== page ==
Friday, May 13, 2011

The Fall of The Trees

The Ents, it seems to me, represent the biblical fall, or more precisely, the tragedy of mortality in the Bible. The Ents have a unique relation with death. Elves, we know, are doomed to live, while Men are doomed to die. But Men are doomed to die only as individuals, whereas Ents are doomed to die as a race. The tragedy is especially clear in light of Ents being “the bones of the earth,” as Treebeard says. As earth-creatures, tree-beings, they represent fertility and life. Yet they are divided from the Entwives, and thus, are completely unfertile. Thus the tragedy of the estrangement from the Entwives is the tragedy of mortality itself. Flieger points out that Tolkien seemed to want to connect the word ent with “to be”. He himself, in Letter 241, says Ents represent life. But, when given life, one is condemned with the potentiality of death. This is perhaps why Tolkien is preoccupied with the “destruction, torture, and murder of trees,” (Letter 241). I think this awareness of death is what Treebeard is referring to when he says “there is a black shadow in the deep dales of the forest,” (LOTR, p.1131), a “Great Darkness” which gives trees bad hearts.

Not only does Tolkien say Ents represent life, but literature as well. I think he meant Ents are inherently Biblical. They aren’t an ode to just any work of literature, just any book, but The Book. The most significant biblical parallel I identified was the song Treebeard sings (p. 477). In it, an Ent and Entwife sing to each other alternately, following the course of the seasons, beginning with spring and ending with winter. Here’s part of it:

Ent: When Spring unfolds the beechen leaf, and sap is in the bough;
When light is on the wild-wood stream, and wind is on the brow;
When stride is long and breath is deep, and keen the mountain air,
Come back to me! Come back to me, and say my land is fair!
Entwife: When Spring is come to garth and field, and corn is in the blade;
When blossom like a shining snow is on the orchard laid;
When shower and Sun upon the Earth with fragrance fill the air,
I’ll linger here and will not come, because my land is fair.
Entwife again: When Winter comes, and singing ends; when darkness falls at last;
When broken is the barren bough, and the light and labor past;
I’ll look for thee, and wait for thee, until we meet again:
Together we will take the road beneath the bitter rain!

Now compare this to some excerpts from the nuptial poem in the Song of Songs:

(Groom)As a lily among thorns,
so is my beloved among women.
(Bride)As an apple tree among the trees of the woods,
So is my lover among men.
…Hark! My lover—here he comes
Springing across the mountains,
Leaping across the hills.
…My lover speaks, he says to me:
(Groom)“Arise, my beloved, my beautiful one, and come!
For see, the winter is past,
The rains are over and gone.
The flowers appear on the earth
…Arise my beloved, and come!
…. “O my dove in the clefts of the rock,
In the secret recesses of the cliff,
Let me see you,
Let me hear your voice
(Bride)…On my bed at night I sought him
Whom my heart loves,
I sought him but did not find him.
I will rise and go about the city;
In the streets and crossing I will seek
Him whom my heart loves.
I sought him but I did not find him.
(Groom)…You are an enclosed garden, my bride,
An enclosed garden, a fountain sealed.
(Bride)…My lover is radiant and ruddy;
He stands out among thousands.
…His stature is like the trees on Lebanon,
Imposing as the cedars.
…For stern as death is love,
Relentless as the nether world is devotion;
Its flames are a blazing fire.
Deep waters cannot quench love,
Nor floods sweep it away.
(Groom
)…O garden-dweller,
My friends are listening for your voice,
Let me hear it!
(Bride)Be swift, my lover,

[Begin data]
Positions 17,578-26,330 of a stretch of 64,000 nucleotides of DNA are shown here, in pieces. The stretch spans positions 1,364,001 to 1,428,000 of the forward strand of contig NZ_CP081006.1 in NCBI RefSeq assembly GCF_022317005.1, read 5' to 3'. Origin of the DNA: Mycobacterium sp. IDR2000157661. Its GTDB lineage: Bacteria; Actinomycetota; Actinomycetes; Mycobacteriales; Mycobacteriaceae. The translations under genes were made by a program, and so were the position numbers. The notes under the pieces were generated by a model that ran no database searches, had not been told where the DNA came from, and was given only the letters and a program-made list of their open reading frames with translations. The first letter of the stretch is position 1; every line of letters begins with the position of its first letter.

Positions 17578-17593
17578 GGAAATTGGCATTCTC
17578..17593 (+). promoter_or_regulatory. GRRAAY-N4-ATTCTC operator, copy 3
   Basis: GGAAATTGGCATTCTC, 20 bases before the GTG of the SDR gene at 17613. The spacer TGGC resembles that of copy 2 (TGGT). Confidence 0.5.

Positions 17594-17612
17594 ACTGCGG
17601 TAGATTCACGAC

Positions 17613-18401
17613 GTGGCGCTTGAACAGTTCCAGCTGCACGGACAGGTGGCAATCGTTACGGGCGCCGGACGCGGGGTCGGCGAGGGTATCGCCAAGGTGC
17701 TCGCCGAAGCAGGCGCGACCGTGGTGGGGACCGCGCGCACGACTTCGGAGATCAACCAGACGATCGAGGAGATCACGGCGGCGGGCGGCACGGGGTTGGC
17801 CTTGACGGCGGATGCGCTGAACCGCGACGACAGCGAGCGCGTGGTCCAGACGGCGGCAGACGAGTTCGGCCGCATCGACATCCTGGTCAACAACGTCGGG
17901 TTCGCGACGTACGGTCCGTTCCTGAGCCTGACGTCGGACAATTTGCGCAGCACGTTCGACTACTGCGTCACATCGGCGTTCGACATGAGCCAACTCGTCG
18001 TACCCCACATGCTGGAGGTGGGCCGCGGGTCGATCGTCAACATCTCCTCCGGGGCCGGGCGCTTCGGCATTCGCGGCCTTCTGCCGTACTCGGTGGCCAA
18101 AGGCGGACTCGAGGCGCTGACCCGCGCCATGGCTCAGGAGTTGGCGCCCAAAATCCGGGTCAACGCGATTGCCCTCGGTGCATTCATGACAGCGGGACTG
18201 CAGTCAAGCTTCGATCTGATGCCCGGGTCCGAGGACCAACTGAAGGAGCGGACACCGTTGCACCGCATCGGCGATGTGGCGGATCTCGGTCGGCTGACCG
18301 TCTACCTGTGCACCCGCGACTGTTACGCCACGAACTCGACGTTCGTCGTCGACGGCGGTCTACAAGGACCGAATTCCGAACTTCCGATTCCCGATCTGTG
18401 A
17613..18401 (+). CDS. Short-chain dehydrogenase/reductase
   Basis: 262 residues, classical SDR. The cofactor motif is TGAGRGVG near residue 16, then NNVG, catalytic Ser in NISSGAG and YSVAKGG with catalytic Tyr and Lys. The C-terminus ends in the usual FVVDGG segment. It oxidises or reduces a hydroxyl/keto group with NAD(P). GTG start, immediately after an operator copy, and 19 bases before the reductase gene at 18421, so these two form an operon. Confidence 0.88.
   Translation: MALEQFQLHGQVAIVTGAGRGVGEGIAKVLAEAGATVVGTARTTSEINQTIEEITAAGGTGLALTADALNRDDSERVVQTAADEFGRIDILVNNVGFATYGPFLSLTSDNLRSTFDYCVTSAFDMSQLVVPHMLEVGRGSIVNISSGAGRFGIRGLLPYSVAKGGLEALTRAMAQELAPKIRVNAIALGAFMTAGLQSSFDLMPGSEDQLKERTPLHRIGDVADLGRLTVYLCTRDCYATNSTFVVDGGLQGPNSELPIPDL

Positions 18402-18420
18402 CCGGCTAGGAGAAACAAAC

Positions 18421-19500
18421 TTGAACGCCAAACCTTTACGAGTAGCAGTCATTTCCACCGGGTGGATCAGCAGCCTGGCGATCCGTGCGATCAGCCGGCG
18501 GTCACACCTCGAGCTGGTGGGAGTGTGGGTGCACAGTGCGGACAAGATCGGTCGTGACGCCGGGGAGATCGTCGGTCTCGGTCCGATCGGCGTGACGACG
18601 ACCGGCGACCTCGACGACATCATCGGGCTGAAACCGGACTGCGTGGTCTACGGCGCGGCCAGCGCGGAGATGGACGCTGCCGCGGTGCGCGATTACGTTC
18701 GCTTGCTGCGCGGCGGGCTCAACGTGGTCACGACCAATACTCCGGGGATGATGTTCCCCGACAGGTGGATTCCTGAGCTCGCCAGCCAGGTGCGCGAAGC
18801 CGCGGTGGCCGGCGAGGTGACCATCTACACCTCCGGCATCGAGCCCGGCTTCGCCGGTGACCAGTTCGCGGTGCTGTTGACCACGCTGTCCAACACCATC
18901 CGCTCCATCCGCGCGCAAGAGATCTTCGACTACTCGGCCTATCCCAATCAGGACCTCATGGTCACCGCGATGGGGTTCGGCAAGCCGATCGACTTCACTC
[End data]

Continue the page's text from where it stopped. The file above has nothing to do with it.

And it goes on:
Like a gazelle or a young stag
On the mountains of spices.

This must have influenced Treebeard’s song. So many things are alike, such as the Bride who is a “garden-dweller” and is associated with flowers, while the groom is associated with mountains, a wandering stag, and a tree. The groom says “the winter is past” so it’s time to be reunited. The bride is hidden away in “the secret recesses of a cliff” and is an “enclosed garden”. Treebeard’s song was obviously meant to be an ode to this magnificent piece of Biblical poetry, inviting the reader to explore the use of Biblical themes in the story of the Ents.

Central to the tragedy of mortality in the Bible is the death and resurrection of Christ, and it is something Tolkien again seems to invite the reader to apply toward the Ents. For instance, I couldn’t help noticing how Treebeard was first introduced, described as a tree with two branches extended outwards like arms. This made me think Tolkien was implying Treebeard looked like a cross, with his two arms forming the horizontal part, and his body the vertical part. I also noticed Tolkien uses the word “crown” a couple times. “The wood stood all round the hill like thick hair that ended sharply in a circle round a shaven crown,” (113). And also, Quickbeam says: “O rowan dead, upon your head, your hair is dry and grey; your crown is spilled, your voice is stilled for ever and a day…” The crown spilled seems to be an allusion to the spilled crown of Chirst, i.e. his death, and his crown of thorns. Consider also the Green Knight’s crown of holly, which also ends up getting spilled. Then of course, the trees are shepherds of trees, as Christ was a shepherd of men.

The Dream of the Rood emphasizes the victorious nature of the cross. But I think it detracts from the tragedy of the cross. Jewels, I think, compromise the integrity and reality of a crucifix. Jesus’s death on the cross was not supposed to be glorious; it is supposed to be violent, humiliating, and gruesome. It is only in light of the resurrection that it is glorious. To stress the victory of the cross detracts from what I think the crucifix really represents: the necessity of suffering in the human life. This necessity is exemplified by the Ents, who are condemned to suffer infertility, estrangement, and the thought that the Entwives were probably massacred by Sauron. It was an ancient belief that to die by hanging, specifically hanging from a tree, was to die a cursed death. Crucifixion was a method of death designed to replicate this, for wood from a tree was used to make the crucifix, and the victim dies by suffocation. Thus Christ died a cursed death. His death, it may be argued, was also a suicide, which is also traditionally a cursed way to die. Consider the death of Judas in Matthew. How does he die? He hangs himself from a tree.